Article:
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Important Rituals

Sun Dance

The Sun Dance is an important and widely used ritual among all the Sioux tribes and many others. It included dancing, self-torture, fasting, singing, drumming and seeing visions. The Sun Dance represented the balance of life and how it was continuous. It also displayed how Mother Earth and everything on it was dependent on one another. Furthermore, the Sioux believed that by performing the Sun Dance they could renew the relationship between the land and everything on it, which included spirits. The Sun Dance was also believed to insure harmony over everything. It was held during the *Summer Solstice during the months of June and July, during the full moon. It was started on the sunset of the final preparation day, continued for around four to eight days and also ends on sunset. The Sun Dance was performed in a sacred circle. Warriors had to be pierced through the back or chest with a bone and had a buffalo skull with a hide attached. They would either be attached to a tree or dragged the skull along them in a circle. They had to remove the bone and skull by tearing the skin the bone went through. It tested the bravery of the warriors. The Sun Dance became very popular during the 1700s and the 1800s, when hunting buffalo developed rapidly. The United States and Canadian governments banned the ‘Sun Dance’ in 1883 because they thought it superstitious instead of religious. The ban was released during the mid-20th century.



*Summer Solstice: The two moments during the year when the path of the Sun in the sky is farthest north in the Northern Hemisphere (June 20 or 21) or farthest south in the Southern Hemisphere (December 21 or 22). Source, Encyclopedia Britannica http://www.britannica.com/EBchecked/topic/573384/summer-solstice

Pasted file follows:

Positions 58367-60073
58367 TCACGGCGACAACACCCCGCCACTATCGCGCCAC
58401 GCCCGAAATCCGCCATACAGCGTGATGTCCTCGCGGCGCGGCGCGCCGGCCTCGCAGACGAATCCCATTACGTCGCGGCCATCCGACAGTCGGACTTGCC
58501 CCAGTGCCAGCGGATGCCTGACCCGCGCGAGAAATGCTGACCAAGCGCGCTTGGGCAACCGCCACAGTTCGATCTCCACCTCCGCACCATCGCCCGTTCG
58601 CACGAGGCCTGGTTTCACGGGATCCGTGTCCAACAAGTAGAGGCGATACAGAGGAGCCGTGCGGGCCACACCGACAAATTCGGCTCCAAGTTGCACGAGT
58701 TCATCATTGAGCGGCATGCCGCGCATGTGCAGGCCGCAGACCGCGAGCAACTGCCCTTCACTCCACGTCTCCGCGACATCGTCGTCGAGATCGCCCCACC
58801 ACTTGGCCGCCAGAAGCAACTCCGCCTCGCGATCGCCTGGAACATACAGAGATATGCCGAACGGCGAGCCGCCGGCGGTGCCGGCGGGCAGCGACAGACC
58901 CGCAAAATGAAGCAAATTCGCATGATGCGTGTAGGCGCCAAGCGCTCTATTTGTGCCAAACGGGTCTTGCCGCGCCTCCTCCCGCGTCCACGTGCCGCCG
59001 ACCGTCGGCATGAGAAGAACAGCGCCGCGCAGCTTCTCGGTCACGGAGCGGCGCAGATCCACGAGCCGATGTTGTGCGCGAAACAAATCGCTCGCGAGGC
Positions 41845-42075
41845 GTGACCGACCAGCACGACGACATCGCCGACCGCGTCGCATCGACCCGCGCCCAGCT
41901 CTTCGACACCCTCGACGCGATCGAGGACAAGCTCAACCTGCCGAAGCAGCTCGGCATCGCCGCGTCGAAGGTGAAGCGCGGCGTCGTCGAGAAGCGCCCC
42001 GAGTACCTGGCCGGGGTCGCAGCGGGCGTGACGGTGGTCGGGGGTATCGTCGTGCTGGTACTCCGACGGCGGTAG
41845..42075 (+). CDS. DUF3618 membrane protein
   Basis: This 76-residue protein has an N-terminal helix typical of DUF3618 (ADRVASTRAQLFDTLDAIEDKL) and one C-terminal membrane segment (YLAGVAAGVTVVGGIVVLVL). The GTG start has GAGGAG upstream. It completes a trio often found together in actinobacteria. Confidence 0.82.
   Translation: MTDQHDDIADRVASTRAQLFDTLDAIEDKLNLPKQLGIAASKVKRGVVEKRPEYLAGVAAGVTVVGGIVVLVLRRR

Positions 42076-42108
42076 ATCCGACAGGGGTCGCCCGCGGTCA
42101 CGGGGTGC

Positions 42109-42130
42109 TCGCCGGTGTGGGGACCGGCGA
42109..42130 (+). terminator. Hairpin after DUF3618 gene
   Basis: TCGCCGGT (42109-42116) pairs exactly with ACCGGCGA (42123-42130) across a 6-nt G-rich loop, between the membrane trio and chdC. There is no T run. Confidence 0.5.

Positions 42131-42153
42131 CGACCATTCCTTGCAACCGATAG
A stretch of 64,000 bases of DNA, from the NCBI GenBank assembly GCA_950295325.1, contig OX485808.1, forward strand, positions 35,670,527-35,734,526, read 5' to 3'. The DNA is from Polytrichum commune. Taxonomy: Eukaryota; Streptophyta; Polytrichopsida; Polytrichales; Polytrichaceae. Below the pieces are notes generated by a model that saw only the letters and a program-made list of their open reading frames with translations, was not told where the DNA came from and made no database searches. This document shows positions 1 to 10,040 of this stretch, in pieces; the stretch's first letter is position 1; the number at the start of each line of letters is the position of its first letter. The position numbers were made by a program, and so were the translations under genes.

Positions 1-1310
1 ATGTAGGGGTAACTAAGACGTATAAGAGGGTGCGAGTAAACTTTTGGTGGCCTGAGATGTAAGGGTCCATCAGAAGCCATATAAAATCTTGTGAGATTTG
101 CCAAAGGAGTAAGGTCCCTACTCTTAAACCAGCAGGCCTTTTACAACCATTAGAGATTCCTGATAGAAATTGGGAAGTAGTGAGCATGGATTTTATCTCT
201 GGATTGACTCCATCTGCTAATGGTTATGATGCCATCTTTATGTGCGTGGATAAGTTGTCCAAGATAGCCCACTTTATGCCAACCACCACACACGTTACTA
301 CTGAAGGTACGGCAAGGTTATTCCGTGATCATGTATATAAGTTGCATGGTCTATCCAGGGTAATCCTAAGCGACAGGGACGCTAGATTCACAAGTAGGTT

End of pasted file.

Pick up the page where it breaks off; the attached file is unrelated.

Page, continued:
Sun Dance

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Ghost Dance

During the 1800s a new dance called the Ghost Dance was founded when buffalo and land were scarce to the Sioux. A visionary named Wovoka told the Sioux that he had a vision of a dance that would bring everything back to the Sioux. The Ghost Dance was soon further expanded by saying that specific symbols on clothes would give protection the the Sioux during battle. The Ghost Dance had a major impact on the Sioux, tribes who usually fought against each other now were united, this and the fact that the Ghost Dance scared and unsettled white settlers made the United States and Canadian governments try to ban it. Though the Sioux continued to practice this new religious movement.The rituals of the Ghost Dance included dancing, meditation, chanting and prayers. The religion said that the world would soon end and all the lands would be given back to the Native Americans with green prairie grasses and herds of buffalo roaming again. The Ghost Dance continued further by saying the Native Americans should avoid everything of the white settlers, especially alcohol and live in harmony with each other. Native Americans who participated in the Ghost Dance would (supposedly) catch glimpses of the future while they danced. The Ghost Dance taught hope to the free and proud people who were now living in poverty, depression and in reservations reservations. Many western Native Americans also practiced this religion. In 1890 200 Sioux men, women, and children were killed by U.S. troops because they were practicing the Ghost Dance. This battle is called the “Wounded Knee Massacre” and it effectively ended the Ghost Dance.



Information on the Wounded Knee Massacre: http://www.eyewitnesstohistory.com/knee.htm

Ghost Dance

Wounded Knee Massacre (Aftermath)